Streaming input/output on the Raspberry Pi using Pure Data by urbanSTEW
For a few months there has been a clear issue in executing simultaneous I/O using the Raspberry Pi and Pure Data. The basic problem was that you could get either input (using a USB interface) or output but not at the same time, nor in the same session. This is of course a major problem for anyone wanting use the low cost Pi for any substantial signal processing, especially using Pure Data. But here is a potential solution: use two Pies (sp?), one for input and one for output.
How do you do this?
1) You will need to install Pure Data Extended on both Pies. You can go to (http://puredata.info/downloads/pd-extended-rpi) for more information. On this distribution there are a pair of objects called [streamin~] and [streamout~]. Use these to stream the audio from the first pi to the second pi over a network.
2) Create a network between your two machines. To do this we had to create static IP addresses on each. Here is one way to do this (http://www.inforsom.com/www/2012/09/static-ip-raspberry-pi/). It involves changing the /etc/network/interfaces file.
3) Using the [streamout~] object, connect using the [streamin~] Pi’s IP address that you set earlier, set the port to any number (I used 3000). The [streamin~] Pi should have an argument of the port number on the other machine, e.g [streamin~ 3000]. The [streamin~] machine will just sit there and listen until the other sends it some data.
4) On the [streamout~] machine I used the following command line to properly load my USB audio device for input:
pd-extended -nogui -audiodev 3 -inchannels 2 -nodac -open /home/pi/file.pd
This is opening Pd extended without the GUI (runs much faster this way), so you need to make sure you use a [loadbang] with a [delay 150] and the message [; pd dsp 1(.
This waits a few milliseconds to make sure that the audio socket was connected before you turn it on. A very simple hack that I believe has been fixed in the most recent version of Pd-vanilla. The above statement also loads the USB device (
-audiodev 3) as the input audio driver. If for some reason nothing is coming through the input or it is very quiet, you can try running the command line:
alsamixer, this will open a simple driver program to check to see if the input is muted or very low.
5) We have also in the past had to use the command:
sudo amixer cset numid=3 1
to set the USB device as the default input. But I am not sure if you have to do this once, or at all. I can boot into the pi and just load the above pd-extended statement just fine without ever using this command.
6) If you are still having problems try to record some audio on the USB device without Pd, see (http://mutsuda.com/2012/09/07/raspberry-pi-into-an-audio-spying-device/). It uses
arecord instead of pd.
7) Assuming you are connecting your two Pies with an ethernet cable then you should have streaming audio with little to no latency. I have included the Pd-extended patches here (pi2pi) if you want a quick template. NOTE: there is a 15s delay on the [streamout~] Pi so that I have time to disconnect it from my development computer and to the [streamin~] Pi. This is because I use a Mac with ssh to talk to both of my machines. You can change this how you like.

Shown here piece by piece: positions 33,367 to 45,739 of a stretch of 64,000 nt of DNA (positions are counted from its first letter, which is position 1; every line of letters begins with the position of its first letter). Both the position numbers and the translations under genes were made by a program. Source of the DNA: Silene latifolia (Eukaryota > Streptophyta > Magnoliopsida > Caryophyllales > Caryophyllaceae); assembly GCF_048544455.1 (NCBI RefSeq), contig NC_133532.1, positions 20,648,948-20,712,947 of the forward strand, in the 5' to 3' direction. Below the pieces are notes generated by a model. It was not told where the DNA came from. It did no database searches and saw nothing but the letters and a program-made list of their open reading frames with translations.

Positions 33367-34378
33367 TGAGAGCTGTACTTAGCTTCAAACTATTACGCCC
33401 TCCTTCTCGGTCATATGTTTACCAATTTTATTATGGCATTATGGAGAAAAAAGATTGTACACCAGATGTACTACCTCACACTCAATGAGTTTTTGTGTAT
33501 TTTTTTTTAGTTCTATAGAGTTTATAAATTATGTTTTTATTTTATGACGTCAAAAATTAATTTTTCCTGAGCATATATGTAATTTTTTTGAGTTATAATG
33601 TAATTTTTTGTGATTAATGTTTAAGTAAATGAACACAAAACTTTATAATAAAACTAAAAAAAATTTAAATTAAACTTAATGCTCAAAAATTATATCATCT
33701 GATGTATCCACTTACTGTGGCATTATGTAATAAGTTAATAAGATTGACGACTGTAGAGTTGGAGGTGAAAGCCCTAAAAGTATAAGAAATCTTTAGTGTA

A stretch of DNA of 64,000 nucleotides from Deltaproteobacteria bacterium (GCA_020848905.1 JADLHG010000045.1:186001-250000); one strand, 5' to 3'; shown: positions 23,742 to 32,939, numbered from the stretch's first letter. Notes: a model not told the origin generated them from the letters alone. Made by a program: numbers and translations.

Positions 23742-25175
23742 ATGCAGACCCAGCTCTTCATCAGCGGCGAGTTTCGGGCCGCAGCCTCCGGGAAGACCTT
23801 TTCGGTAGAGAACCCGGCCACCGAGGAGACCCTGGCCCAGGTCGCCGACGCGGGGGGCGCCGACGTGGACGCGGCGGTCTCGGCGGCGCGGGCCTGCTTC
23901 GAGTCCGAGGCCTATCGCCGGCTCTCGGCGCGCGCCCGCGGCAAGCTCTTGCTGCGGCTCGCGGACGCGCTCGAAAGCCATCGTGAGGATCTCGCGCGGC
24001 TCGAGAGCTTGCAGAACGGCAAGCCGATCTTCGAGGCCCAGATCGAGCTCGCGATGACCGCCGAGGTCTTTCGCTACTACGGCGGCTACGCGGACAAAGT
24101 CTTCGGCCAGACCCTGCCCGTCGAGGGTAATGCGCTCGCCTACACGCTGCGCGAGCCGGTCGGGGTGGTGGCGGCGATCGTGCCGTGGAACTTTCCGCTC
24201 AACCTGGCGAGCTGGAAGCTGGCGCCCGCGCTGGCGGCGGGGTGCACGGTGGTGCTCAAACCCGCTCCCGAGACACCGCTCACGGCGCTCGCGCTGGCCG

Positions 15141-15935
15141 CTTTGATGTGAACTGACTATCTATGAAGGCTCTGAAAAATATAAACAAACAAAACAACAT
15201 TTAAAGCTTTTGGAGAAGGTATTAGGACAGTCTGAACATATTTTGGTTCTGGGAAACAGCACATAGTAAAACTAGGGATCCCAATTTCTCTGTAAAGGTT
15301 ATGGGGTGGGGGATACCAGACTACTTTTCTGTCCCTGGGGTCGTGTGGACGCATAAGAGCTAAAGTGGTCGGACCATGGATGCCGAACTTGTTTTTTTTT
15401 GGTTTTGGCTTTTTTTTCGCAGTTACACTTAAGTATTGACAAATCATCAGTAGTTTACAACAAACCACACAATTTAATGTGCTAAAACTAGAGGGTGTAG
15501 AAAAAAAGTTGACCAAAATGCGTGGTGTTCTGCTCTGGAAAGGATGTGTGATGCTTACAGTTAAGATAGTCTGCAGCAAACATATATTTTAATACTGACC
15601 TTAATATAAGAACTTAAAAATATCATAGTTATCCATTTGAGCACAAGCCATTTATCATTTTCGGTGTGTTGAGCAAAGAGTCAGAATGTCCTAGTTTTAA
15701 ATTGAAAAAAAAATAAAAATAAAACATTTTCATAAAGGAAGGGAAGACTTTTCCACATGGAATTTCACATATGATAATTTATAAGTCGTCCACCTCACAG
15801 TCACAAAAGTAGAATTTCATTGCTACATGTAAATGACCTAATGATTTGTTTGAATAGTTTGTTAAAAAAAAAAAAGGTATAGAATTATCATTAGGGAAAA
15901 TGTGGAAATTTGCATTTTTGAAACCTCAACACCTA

You can also try the objects [netsend~] and [netreceive~] by Olaf Matthes, (http://www.nullmedium.de/dev/netsend~/). It was a bit of a challenge to get them to compile both on my Mac and on the Pi. We have tested these only once on the Pi and it seemed to work just fine and it gives you the option of multiple audio channels. Though my Mac would not talk to the Pi using [netsend~] for some reason. There are the GPIOs on the Pi which theoretically could be used for a line or mic input. I have not yet seen anyone developing for this, but if you have please send us a link.
The audio quality on the Pi seems decent but not spectacular. There are occasional clicks and crackles which seems to be universal at this point. The Pi is clearly not meant yet for high fidelity audio, but if you are in the business of building things that need robust audio capabilities then the Pi may be for you. We have also used Arduino and the BeagleBoard for audio. As you probably know the Arduino is limited in what it can do with audio, especially audio input. The BeagleBoard was a project that one of our members worked on and can only say that it was difficult and time-consuming. I have not personally used the BeagleBoard as of yet for anything, so I’m curious as to their capabilities.
Finally, the Pi has limited processing power (700MHZ, I think) so that means that what you program on a Mac or PC may not work exactly the same on the Pi. I have had to limit a few of my Pd patches in order for things to not crash. However, running in the -nogui mode seems much faster and more stable. The Pi is about as powerful as a Mac G3 was way back when so keep that in mind when developing.
Contact urbanSTEW: comments (_at_) urbanstew (_dot_) org
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